So- academies, Ofsted, workload, government interference, frequently changing curriculum and systems. These are all responsible for the shortage and inability to retain. No sensible pay structure any more and few opportunities to progress and achieve a higher salary, unless you climb the greasy pole before the age of 30.

blueflorals Mon 21-May-18 22:47:32

What was the problem with the white working class area?

TooStressyForMyOwnGood Mon 21-May-18 22:57:31

Is there anything that parents can actually do to improve things? I’ve asked this before on here and IRL and sadly never feel there is anything much. The only thing I can think of is to vote carefully in the next general election but I do not see the policital landscape changing and there doesn’t seem to be anything to do in the meantime sad.

noblegiraffe Mon 21-May-18 23:02:51

I’ve been doing this job over a decade and am seeing teachers falling like flies around me to stress, quitting teaching, and trainee teachers who really aren’t sure that they want to do the job.

I’m part time and can’t see me ever going back full time. This has shafted my career prospects as I’m not allowed to apply for promotions so at the top of the pay scale I’ll be getting yearly real terms pay cuts for the foreseeable future.

I’m a maths teacher. Apparently the country is desperate for good maths teachers, but not actually desperate enough to do anything to try to keep me in the job.

wonderstuff Mon 21-May-18 23:27:43

blueflorals the schools who get good progress 8 scores either have intake with strong KS2 results (generally middle class) or have an ethnically diverse intake with a high proportion of students with English as an addition language. Schools whose intake are poor kids born in the UK to native parents get poorer P8 results. Which means they often get poor OFSTED grade and this comes with high staff turnover. These schools are naturally data obsessed and very difficult to work in. Why would you actively seek that environment? In most of the country these schools will be mostly white but I’m sure there will be places where schools with high proportion of black British kids also fall in this category.

wonderstuff Mon 21-May-18 23:29:43

noblegiraffe I’m part time too. I’ve seen a few things saying increasing part time opportunities would help improve r+r recently. I’m sure it would help. Need someone brave to action it.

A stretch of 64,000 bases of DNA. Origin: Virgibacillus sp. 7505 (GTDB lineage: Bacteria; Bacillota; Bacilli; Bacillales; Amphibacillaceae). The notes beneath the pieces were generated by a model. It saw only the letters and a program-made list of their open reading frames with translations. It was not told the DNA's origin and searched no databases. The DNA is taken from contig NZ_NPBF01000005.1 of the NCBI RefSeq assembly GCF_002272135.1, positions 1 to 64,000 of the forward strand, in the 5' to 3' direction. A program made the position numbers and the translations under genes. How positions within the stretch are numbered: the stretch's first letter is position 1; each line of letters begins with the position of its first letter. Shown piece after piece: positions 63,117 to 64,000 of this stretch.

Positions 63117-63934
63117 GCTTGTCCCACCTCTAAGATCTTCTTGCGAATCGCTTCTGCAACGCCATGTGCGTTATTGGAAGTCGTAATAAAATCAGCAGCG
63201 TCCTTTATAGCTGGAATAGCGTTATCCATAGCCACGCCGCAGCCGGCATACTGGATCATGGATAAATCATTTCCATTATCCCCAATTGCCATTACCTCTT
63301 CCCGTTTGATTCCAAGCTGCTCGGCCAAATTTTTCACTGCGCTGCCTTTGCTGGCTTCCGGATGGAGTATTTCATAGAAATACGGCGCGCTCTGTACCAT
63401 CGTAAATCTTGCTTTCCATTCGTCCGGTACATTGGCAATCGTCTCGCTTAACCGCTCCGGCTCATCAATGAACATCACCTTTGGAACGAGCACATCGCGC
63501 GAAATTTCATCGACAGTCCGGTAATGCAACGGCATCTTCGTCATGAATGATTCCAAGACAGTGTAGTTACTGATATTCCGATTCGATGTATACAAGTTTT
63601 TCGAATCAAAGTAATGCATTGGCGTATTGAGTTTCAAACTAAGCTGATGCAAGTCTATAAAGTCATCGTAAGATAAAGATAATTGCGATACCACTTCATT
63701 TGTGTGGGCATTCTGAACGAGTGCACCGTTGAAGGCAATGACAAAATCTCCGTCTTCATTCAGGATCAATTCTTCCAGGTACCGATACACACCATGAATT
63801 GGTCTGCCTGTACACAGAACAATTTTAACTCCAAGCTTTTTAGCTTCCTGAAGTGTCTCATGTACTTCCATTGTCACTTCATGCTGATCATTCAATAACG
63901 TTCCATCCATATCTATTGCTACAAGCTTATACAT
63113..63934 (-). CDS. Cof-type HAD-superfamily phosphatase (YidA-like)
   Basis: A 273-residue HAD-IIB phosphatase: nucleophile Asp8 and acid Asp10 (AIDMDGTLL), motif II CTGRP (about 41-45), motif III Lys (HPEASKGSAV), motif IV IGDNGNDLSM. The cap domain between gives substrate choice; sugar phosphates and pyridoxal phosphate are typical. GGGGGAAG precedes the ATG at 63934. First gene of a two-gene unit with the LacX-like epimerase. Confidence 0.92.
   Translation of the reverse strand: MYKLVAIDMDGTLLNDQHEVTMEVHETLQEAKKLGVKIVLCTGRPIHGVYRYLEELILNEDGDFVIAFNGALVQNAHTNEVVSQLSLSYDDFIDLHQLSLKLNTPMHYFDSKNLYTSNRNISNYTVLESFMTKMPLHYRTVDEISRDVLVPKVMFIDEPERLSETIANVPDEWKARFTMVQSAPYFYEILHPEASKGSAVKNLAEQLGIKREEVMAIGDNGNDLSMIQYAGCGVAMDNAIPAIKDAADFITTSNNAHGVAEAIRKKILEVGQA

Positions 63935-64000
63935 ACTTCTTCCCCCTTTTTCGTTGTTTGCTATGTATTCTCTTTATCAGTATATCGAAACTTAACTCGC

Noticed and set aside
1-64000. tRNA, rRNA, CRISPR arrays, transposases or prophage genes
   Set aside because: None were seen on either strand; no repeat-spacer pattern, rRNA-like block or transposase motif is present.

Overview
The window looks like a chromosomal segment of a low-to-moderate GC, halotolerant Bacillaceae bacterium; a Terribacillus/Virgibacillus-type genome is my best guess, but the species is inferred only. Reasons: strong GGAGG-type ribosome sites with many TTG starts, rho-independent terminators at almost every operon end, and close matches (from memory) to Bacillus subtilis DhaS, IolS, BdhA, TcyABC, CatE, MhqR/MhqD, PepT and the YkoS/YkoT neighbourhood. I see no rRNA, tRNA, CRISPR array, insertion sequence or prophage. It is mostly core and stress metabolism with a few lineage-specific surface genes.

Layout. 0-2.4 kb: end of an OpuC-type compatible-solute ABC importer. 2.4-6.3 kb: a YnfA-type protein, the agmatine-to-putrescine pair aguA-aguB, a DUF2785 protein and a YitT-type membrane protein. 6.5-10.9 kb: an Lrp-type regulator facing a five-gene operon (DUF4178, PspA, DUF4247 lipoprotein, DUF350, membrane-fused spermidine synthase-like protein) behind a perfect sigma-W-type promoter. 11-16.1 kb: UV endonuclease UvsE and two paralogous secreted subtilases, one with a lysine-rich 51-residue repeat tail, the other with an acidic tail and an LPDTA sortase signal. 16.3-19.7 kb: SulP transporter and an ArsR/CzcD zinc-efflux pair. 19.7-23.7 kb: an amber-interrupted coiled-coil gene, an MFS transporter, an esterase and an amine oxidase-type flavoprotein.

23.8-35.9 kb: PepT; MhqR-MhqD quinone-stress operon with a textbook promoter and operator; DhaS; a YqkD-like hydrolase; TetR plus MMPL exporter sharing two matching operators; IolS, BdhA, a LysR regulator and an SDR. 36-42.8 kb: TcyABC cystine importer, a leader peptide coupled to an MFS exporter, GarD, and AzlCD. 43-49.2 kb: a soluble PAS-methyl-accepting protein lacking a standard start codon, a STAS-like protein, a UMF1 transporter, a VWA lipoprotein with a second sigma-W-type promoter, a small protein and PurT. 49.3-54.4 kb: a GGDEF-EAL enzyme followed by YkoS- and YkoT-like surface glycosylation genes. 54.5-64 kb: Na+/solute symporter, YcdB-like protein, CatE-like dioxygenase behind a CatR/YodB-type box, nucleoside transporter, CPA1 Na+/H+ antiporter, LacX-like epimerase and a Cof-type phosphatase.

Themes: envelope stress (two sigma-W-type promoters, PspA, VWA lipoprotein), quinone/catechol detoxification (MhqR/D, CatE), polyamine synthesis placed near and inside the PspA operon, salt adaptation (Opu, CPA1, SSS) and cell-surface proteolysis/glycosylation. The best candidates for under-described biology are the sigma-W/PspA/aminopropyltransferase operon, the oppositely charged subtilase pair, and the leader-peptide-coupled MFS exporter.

katycb Mon 21-May-18 23:34:07

I'm in my 13th year of primary school teaching and the only reason I am still in the classroom is because I went part time after I had my twins.

On 0.5 (which is still a 30hr week!) I can be a good mum and a good teacher. When I was very briefly full time I could do neither as well as I wanted to.

Like a pp has said, for now it has totally shaffted my career prospects but I trained straight from uni and am still fairly young to be on the upper pay scale so figure I still have plenty of time to make up for it later...will I...? Probs not!

soseducation Mon 21-May-18 23:36:03

Yes!!! You can help.
Academy chains are a serious serious problem and I believe a lot of the recruitment and retention crisis could be resolved by getting rid of them. Start asking serious questions about finances and go to Ofsted, mps and the press about your concerns. Teachers can't do this as it breaches confidentiality /brings schools into disreput, which means you can be fired easily. Yes whistleblowing policies exist but it is nit that easy. Parents can do this however.
My previous and current schools pay £500K and £250K per annum respectively to their academy trusts for 'support'. I use the term 'support' loosely as the 'support' is normally to tell them they need to pay more for more support.
This is money which could be spent on teachers and support staff. Which would reduce pressures on staff; in my dep't we will have lost 3.5 teachers over past teo years with none being replaced, leaving a remaining 2.5 to do the job we were all doing three years ago. This is obviously significant workload. Not to mention lack of books and resources. And this is a school in a reasonably affluent area.

TooStressyForMyOwnGood Mon 21-May-18 23:38:59

Thanks soseducation smile. Should have said I am a HCP so need to be a bit careful about being too political / going to the press etc but have no problem with asking questions. I regularly contact my MP grin but have not contacted Ofsted ever.

I despise academies too but there is not escape it seems sad.

Childrenofthesun Mon 21-May-18 23:47:41

There seems to be no interest in retaining good, experienced teachers. All the focus, and I suppose I understand it with the scandalous budget cuts, is on getting in the cheapest staff. I took a pay cut to increase my employability and have no chance in the foreseeable future of getting back to my previous salary. I agree that more part-time options could help retention but I work part-time in primary and all the schools I've worked at don't seem to really like it. We're treated a bit like second-class citizens.

I also agree about spending priorities in academies - so much money spent on SLT and meaningless things like logos and shiny books.